Myth Busting! Atopic Eczema Myth Versus Fact


Atopic dermatitis is the most common form of eczema and while atopic dermatitis (AD) is probably most known for the intense itching it causes, it can also cause symptoms that aren't visible to the naked eye. It can be emotionally difficult to live with a chronic and visible condition like atopic dermatitis, particularly for children. AD is most common during infancy and childhood, and kids with AD may experience teasing, bullying, or avoidance from their peers because of their skin’s appearance.


Both the symptom of itching and the scratching it provokes significantly contribute to the burden of living with atopic dermatitis. The “itch-scratch cycle” as it is commonly referred to is the skin feels itchy, which leads the person to scratch, which then causes the skin to feel even itchier, this cycle then perpetuates the disease. While it may seem helpful to tell someone to stop scratching as it will reduce the "itch-scratch cycle" it isn't helpful advice to someone who is suffering from AD. The itching and scratching can lead to psychological distress, difficulty concentrating, disruption of sleep, and physical damage to the skin barrier which leads to increased water loss, increased risk of infection, increased inflammation, and lichenification (thickening of the skin that is constantly itchy).1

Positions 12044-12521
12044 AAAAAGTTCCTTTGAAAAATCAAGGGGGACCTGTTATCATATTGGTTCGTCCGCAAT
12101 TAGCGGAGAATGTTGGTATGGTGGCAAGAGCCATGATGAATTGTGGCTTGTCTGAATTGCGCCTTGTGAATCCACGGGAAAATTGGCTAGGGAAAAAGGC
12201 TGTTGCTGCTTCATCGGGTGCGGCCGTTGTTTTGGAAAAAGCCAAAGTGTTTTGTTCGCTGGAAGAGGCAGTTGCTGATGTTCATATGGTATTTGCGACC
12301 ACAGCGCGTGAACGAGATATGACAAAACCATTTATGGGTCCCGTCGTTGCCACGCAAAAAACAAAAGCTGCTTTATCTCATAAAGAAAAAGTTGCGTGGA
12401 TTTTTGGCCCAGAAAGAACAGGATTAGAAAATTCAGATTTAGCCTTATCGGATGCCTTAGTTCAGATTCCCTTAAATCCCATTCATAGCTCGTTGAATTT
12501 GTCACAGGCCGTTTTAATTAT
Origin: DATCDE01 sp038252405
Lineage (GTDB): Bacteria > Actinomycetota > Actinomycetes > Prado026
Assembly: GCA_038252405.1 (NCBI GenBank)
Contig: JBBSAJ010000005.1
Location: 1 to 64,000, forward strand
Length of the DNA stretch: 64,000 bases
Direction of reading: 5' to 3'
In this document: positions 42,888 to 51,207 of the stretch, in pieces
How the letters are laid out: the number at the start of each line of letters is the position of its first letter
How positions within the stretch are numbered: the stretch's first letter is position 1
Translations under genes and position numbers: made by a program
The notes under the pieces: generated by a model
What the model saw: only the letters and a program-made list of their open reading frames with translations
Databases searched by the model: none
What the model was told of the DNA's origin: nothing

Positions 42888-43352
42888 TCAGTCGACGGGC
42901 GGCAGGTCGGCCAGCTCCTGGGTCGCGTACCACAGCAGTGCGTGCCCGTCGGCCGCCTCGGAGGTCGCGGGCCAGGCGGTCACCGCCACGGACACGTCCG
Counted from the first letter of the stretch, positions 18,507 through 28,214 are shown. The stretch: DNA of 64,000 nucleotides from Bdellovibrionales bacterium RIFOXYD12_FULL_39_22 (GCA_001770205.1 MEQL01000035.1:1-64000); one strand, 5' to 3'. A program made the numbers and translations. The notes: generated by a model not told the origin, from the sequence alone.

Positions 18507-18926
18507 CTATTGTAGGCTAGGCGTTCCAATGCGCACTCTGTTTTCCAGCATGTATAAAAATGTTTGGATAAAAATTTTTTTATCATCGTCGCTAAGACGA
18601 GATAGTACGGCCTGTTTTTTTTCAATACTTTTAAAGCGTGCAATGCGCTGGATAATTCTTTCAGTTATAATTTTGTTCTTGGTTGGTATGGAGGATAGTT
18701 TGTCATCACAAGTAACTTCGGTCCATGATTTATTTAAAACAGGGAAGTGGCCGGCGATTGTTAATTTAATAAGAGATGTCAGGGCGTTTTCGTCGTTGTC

Atopic dermatitis is a chronic skin condition that has periods of remission and flare-ups of worsened symptoms. AD can be triggered by a number of factors, and it is important for anyone with AD to work with their healthcare provider to identify their personal triggers and avoid or prevent them whenever possible. Common triggers can be stress, allergens, sweat and excess saliva, irritants, dry skin, infection, hormones, and weather or climate, but each trigger is different for each person with the condition.


About ninety percent (90%) of all cases of AD are diagnosed in children before the age of 5 and about 65% are diagnosed before the age of 1. While some people experience remission as they age, the majority of children with AD have persistent disease into their second decade of life or longer. It is common for those who developed AD as a child outgrow it, there are about 10%-30% of people who will continue to experience relapses into adulthood.2,3

Atopic dermatitis affects approximately 17.8 million Americans, and it is not contagious! The development of AD is due to a combination of factors: a dysfunction of the skin barrier, environmental factors, genetic predisposition, and a dysfunction in the immune system.4,5

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